“You don’t really need plugins to create photo galleries.” – Otto published another great post about making cool galleries without plugins. He refers Matt’s gallery as a neat example of WordPress gallery implementation.
320 and up by Andy Clarke takes on the notion that when using responsive design with media queries small devices load assets they don’t need. This technique uses a tiny stylesheet first, and loads larger assets only when needed.
ChaosTheory—a dark, single-column theme developed exclusively for WordPress.com—is now available in the official WordPress Themes Directory.
If you’re like me and dread reading detailed specs for web technologies, but want to dig into and learn the details that matter to your work, check out the WHATWG HTML5 specification for web developers by Ben Schwarz.
The focus of this specification is readability and ease of access. Unlike the full HTML specification, this “web developer edition” removes information that only browser vendors need know.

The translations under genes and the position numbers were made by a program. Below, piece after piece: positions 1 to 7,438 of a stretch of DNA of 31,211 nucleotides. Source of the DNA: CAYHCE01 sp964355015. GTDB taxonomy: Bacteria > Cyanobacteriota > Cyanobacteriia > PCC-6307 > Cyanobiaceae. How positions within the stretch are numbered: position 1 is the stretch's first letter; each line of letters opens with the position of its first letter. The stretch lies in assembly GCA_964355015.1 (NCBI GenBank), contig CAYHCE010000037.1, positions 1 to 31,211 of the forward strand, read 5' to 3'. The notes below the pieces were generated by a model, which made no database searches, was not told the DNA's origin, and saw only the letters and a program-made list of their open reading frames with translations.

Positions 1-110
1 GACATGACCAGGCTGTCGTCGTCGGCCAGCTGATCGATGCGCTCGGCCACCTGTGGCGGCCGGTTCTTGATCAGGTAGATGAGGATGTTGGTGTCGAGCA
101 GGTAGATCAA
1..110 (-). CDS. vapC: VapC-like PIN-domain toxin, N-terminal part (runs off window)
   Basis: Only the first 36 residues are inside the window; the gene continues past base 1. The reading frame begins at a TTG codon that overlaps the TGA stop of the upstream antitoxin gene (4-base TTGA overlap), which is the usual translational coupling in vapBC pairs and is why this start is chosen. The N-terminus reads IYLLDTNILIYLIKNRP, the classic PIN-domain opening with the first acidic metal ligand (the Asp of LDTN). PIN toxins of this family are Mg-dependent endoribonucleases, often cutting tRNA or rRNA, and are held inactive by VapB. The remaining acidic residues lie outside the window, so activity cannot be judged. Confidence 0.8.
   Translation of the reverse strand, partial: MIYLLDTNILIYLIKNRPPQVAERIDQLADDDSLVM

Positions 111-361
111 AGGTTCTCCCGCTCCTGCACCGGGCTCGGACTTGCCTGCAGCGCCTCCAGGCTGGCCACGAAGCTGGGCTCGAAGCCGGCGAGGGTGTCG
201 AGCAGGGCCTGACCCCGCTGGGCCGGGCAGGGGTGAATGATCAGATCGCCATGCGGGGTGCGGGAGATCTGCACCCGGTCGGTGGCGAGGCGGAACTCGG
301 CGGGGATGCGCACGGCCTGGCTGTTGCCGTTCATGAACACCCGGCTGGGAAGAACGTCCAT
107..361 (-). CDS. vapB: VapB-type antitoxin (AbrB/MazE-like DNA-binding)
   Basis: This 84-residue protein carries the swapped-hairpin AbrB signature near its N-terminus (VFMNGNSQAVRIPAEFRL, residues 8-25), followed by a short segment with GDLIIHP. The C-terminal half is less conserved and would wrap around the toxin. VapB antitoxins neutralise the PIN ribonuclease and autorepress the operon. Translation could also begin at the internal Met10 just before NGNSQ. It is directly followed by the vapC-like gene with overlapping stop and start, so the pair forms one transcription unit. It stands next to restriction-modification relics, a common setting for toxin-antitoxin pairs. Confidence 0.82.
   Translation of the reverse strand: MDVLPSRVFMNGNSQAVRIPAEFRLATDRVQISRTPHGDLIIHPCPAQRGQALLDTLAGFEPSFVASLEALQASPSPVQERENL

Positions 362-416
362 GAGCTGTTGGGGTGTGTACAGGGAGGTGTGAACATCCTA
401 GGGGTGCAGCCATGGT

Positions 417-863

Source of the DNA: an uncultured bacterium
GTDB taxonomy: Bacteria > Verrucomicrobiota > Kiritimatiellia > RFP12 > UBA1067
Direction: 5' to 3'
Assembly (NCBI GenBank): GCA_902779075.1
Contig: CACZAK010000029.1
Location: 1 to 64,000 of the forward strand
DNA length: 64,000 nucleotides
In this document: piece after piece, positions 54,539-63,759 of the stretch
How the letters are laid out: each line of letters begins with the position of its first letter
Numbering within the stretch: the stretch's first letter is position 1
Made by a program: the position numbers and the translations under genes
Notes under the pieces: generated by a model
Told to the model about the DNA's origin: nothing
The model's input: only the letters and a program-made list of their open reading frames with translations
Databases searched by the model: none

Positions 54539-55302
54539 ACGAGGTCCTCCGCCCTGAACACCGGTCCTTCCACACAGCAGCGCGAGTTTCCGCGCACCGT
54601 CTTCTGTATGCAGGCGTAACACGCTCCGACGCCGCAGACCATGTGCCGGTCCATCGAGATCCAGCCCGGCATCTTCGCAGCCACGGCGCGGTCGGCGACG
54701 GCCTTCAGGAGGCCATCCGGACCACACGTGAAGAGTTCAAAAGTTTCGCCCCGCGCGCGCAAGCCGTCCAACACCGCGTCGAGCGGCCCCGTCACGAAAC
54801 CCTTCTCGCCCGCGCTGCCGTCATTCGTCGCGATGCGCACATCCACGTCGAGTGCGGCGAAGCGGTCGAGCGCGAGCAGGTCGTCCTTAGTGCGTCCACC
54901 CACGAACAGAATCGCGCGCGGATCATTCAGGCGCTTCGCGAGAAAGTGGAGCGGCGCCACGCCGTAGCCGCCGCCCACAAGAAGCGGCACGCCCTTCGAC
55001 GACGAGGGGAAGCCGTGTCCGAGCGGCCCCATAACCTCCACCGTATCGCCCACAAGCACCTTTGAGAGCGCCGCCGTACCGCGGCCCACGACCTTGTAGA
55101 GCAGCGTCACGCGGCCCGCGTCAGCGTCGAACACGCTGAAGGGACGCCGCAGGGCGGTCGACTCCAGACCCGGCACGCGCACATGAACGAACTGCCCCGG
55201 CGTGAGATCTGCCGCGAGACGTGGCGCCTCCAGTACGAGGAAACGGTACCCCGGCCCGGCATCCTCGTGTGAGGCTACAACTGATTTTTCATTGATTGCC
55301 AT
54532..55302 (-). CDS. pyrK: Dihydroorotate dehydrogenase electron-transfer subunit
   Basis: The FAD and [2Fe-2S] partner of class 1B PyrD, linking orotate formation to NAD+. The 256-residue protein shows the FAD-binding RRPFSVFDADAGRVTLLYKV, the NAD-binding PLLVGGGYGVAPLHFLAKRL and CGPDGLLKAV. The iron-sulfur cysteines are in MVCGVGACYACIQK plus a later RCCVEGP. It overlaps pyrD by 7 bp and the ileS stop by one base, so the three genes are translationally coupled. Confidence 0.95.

Dust-Me Selectors is a Firefox extension that finds unused CSS selectors by inspecting your stylesheet and comparing the rules with the elements in your markup.
A must-have for your webcraft toolbelt.
If you’re designed out for the day and need something sufficiently geeky to bring you back to midfield, I suggest Andy Skelton’s excellent writeup about a lesser-known but oft-used WordPress string formatting function, WordPress code surprise: wp_sprintf.
For those that fancy doing web design and debugging on Webkit browsers, here is a recently announced round of improvements.
I personally shall appreciate the fact that color values are rendered as originally written —if desired—, which should make experimenting and copying from the browser to the original stylesheet much easier, by preserving the chosen code style. The style presentation and persisting changes add-ons are equally neat.